I am 63. My adult daughter suggested to me that I may have ASD and that she believes she has it, and that she thinks that her father and siblings have it. I haven’t found any information at all on the internet about finding a professional with expertise in diagnosing ASD in adults. I am in the US.

  • julie says:

    There’s another reason why a late diagnosis could be needed. It’s increasingly emerging that many of us have an underlying mitochondrial disorder. And certainly many Aspies have digestive issues and food intolerances, for whatever reason. The effects of all these disorders can seriously catch up with you later in life (in my case, late forties. I’m now 55)

    Personally, I’ve been through two years of being told that my current severe physical health issues were “all in my head” because they made no sense to the consultants who saw me. Consequently, i was assessed as “fit for work” and had my benefits stopped. Without considerable help from my family, I would have wound up on the street (and almost did). Sadly, I was not remotely fit for work, and probably never shall be again. Currenly, this is recognised by the DWP, but my position is still very insecure , of course; as I don’t have any clear diagnosis of anything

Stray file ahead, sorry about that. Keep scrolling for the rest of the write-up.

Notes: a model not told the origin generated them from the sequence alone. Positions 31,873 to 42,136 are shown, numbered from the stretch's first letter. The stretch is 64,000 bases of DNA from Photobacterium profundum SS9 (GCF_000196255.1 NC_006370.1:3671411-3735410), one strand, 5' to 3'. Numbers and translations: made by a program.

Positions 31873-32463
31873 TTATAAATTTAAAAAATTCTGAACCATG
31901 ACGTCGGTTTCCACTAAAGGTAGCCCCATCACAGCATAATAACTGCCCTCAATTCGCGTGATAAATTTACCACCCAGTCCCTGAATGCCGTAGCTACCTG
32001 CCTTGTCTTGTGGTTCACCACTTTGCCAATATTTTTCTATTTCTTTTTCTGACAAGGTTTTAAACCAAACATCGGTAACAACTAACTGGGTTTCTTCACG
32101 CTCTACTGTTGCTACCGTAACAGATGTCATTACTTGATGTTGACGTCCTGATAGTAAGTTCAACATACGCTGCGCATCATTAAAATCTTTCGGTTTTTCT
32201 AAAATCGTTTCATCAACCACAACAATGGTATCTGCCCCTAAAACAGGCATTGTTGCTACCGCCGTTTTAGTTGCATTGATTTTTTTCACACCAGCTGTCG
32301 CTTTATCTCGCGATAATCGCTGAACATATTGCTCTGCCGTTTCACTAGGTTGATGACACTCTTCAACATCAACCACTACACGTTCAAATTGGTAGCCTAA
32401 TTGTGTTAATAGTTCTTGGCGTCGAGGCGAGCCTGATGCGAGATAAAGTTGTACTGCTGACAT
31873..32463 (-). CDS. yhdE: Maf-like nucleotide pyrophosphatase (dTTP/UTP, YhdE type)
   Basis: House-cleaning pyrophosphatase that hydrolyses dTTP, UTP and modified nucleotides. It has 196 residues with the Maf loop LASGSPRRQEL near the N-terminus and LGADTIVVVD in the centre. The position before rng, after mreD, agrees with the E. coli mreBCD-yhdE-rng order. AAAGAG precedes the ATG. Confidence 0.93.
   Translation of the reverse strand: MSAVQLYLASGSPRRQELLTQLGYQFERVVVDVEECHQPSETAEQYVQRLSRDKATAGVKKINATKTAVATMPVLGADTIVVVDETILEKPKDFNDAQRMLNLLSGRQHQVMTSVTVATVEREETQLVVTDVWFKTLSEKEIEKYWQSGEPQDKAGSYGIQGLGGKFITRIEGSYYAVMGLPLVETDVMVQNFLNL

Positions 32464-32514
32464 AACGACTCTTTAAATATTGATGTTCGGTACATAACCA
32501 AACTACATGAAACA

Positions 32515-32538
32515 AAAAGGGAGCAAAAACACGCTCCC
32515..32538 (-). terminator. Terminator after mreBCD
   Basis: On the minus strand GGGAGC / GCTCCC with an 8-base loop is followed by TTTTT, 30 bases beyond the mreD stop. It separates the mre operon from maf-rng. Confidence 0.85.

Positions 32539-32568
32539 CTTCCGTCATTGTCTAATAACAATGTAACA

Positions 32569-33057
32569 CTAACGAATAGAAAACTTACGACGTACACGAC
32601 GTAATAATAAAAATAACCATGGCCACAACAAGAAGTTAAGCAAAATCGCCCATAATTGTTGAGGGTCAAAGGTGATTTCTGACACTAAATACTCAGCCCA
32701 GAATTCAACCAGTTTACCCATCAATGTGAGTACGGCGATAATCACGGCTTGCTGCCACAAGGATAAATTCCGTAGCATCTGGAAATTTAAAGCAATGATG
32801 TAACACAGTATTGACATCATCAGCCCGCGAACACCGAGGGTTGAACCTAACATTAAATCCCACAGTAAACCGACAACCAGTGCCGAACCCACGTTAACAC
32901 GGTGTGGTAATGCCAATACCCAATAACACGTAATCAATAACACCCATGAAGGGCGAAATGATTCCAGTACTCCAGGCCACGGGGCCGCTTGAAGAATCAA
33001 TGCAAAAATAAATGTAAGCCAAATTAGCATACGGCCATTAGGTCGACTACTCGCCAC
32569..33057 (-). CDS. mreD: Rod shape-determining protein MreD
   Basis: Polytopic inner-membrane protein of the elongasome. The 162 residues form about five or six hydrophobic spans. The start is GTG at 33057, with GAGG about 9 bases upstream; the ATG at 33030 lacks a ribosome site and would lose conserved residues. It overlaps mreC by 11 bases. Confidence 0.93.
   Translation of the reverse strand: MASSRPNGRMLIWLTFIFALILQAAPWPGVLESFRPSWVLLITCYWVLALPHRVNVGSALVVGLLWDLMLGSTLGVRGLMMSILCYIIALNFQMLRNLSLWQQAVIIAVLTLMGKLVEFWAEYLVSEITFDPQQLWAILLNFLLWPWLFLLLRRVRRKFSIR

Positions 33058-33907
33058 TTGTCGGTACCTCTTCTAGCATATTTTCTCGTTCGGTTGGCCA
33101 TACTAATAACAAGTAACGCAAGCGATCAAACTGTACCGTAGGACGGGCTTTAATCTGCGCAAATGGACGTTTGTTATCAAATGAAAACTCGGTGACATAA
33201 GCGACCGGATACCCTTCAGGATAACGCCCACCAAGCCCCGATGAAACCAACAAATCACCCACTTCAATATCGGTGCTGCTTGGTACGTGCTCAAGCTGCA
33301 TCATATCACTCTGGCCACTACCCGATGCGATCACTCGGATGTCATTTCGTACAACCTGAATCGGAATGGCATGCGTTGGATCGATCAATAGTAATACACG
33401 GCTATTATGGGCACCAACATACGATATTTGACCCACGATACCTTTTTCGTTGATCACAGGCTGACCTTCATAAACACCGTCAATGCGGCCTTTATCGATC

(I am now in the “very long queue” for assessment for Mitochondrial disorders; but I had the dfficult task of answering the question “What does it matter?” from my neurologist, to get into that queue at all. For an Aspie who’s done her research, that question is mind-boggling. There are a hundred obvious, highly rational reasons why it might well matter…and your consultant is surely cognisant of most of them, given that they know enough about these disorders to agree that it’s a strong possibility. So, what the heck do they need to hear? Of course, we are up against NHS funding issues here, and the general feeling that adults don’t matter. As for my seizures: well, epilepsy was “ruled out” by the same neurologist who told me that my symptoms were “all my head”, and that “epilepsy ruled out” is repeated mindlessly, as a fact, by every consultant since then – despite that they actually do accept that there’s something genuinely wrong. All the anti-seizure medicatuions made me so ill that I wound up refusing further drug therapy, so I can see this going back to being “all in my head” before very long… though that drug-intolerance, too, could be explained by a Mitocghondrial disorder; and so could the seizures.